TORONTO -- With long-term care COVID-19 cases and deaths accounting for a dramatic proportion of Canada’s pandemic numbers, some are calling for an end to for-profit long-term care, but at least one doctor says the entire system is underfunded.

The numbers are stark: 42 per cent of the country’s long-term care homes have been hit by the coronavirus, with 10 per cent of all COVID-19 cases and 69 per cent of COVID-19 deaths occurring in long-term care homes, according to the latest data tracker from the National Institute on Ageing at Ryerson University.

Across Canada, 28 percent of long-term care facilities are for-profit, the Canadian Institute for Health Information (CIHI) says. In Ontario, they account for 57 percent. These for-profit homes had “outbreaks with nearly twice as many residents infected” and 78 per cent more resident deaths compared with not-for-profit homes, a study released Wednesday by The Ontario COVID-19 Science Advisory Table showed.

“I think partly that also speaks to what’s happening underneath. We often have municipal and not-for-profit providers that actually supplement the meager amounts of money they get from the government so they can actually provide more staffing. And more staffing tends to mean better care,” Dr. Samir Sinha, director of geriatrics at Mount Sinai Hospital in Toronto, said Thursday on CTV's Your Morning.

Government support for long-term care in Canada lags other countries. The average amount that countries in the Organisation for Economic Co-operation and Development (OECD) spend on long-term care is 1.7 per cent of its GDP -- higher than the 1.3 per cent Canada spends, according to OECD data. The Netherlands, in contrast, spends 3.7 per cent of its GDP.

“A lot of people are really upset with the quality of long-term care we have across Canada. And so people are looking for a quick fix and many people are just saying, end for-profit care,” Sinha said.

“A lot of for-profit facilities, they’re not going to invest their own money and sacrifice dividends to actually provide more care. That’s just not the business that they’re in.”

An earlier study published in the Canadian Medical Association Journal in August also found that for-profit homes were more likely to see more extensive outbreaks and more residents dying, though the actual chances of an outbreak were no greater than at non-profit homes.The paper also noted that a number of observational studies also indicated that for-profit facilities tend to deliver “inferior care” across a number of measures.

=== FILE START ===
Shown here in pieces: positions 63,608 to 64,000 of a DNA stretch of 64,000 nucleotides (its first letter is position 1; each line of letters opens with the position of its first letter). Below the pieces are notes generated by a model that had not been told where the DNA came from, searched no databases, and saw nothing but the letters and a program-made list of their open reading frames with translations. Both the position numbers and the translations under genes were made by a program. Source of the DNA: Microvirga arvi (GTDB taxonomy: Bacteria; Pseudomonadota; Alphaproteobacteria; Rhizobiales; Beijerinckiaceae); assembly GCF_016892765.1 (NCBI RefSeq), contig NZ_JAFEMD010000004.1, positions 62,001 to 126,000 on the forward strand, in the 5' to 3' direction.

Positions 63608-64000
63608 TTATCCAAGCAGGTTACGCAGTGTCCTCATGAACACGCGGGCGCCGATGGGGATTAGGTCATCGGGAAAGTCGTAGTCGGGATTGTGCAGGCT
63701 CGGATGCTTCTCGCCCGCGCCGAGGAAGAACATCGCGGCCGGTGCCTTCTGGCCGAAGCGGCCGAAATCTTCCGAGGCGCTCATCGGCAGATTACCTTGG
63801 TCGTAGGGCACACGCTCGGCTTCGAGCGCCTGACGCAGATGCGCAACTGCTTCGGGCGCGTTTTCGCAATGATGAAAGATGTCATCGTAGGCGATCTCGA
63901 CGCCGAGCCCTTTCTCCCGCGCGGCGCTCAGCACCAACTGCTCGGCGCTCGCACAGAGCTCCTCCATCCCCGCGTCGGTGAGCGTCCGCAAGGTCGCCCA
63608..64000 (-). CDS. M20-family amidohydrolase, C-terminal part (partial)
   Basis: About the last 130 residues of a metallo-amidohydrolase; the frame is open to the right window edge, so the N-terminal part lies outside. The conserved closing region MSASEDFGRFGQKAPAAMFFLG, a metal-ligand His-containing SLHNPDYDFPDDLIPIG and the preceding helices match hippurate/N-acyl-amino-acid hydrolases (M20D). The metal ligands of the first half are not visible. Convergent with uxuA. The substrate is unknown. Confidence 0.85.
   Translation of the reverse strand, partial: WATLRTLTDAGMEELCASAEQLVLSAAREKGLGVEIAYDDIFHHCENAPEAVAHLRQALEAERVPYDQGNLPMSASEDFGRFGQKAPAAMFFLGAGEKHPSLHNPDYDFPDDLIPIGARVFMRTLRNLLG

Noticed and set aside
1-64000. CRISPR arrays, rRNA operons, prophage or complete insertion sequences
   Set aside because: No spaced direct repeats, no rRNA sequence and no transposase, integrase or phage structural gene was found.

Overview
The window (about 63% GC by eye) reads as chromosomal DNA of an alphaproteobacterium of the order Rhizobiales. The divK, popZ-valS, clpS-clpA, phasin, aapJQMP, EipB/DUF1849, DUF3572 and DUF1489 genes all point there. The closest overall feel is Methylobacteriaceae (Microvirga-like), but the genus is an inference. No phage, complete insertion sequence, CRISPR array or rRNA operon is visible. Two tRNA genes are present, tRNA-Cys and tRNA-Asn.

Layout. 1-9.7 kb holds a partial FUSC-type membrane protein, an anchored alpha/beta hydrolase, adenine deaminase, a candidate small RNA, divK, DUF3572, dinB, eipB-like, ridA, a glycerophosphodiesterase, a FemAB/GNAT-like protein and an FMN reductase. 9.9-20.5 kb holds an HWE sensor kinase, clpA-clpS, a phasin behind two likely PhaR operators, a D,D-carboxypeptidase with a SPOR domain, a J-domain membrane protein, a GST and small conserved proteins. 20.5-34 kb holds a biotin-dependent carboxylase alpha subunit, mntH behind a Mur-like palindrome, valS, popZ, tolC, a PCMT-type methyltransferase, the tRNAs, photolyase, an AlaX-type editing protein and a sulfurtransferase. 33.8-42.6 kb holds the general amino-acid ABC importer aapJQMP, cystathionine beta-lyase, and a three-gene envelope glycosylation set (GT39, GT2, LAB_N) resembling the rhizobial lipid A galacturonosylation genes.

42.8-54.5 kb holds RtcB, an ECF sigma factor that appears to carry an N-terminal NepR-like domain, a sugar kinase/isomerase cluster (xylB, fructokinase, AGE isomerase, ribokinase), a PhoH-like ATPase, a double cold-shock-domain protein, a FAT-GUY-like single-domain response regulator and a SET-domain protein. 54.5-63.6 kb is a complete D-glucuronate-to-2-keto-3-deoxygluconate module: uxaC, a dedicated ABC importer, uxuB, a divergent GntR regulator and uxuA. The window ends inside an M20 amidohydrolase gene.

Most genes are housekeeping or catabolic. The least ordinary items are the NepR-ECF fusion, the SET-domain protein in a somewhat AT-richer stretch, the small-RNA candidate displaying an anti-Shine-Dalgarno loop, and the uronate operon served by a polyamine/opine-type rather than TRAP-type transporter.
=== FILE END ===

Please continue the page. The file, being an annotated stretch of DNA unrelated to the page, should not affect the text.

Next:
But Sinha says in Ontario, for example, long-term care facilities are operated under a publicly financed system, where both for-profit and not-for-profit providers get the same amount of money. Furthermore, many of the not-for-profit and municipal homes in Ontario are actually managed by for-profit companies, he added.

“The real issue that I think is at play is that we are currently underfunding our entire long-term care system, which makes it harder for anybody to provide good care.”

Still, outcomes in different provinces also demonstrate how other actions taken can still help mitigate outbreaks and deaths. More decisive action against the virus in British Columbia, for example, is one of the reasons the province saw far fewer long-term care deaths than Ontario, according to a study published last fall. Another paper noted that even prior to the pandemic, there was more coordination between long-term care homes, hospitals and public health in B.C., along with more comprehensive inspections and funding that provided more staffing care hours. There were also more not-for-profit residences as well as facilities with better layouts that allowed for fewer shared rooms.

“We never made (long-term care) part of our Canada Health Act, and we haven’t actually prioritized care of older people, or this part of our care system for years, and I think now, we’re realizing what that underfunding gets is very poor quality care overall and too many deaths,” Sinha said.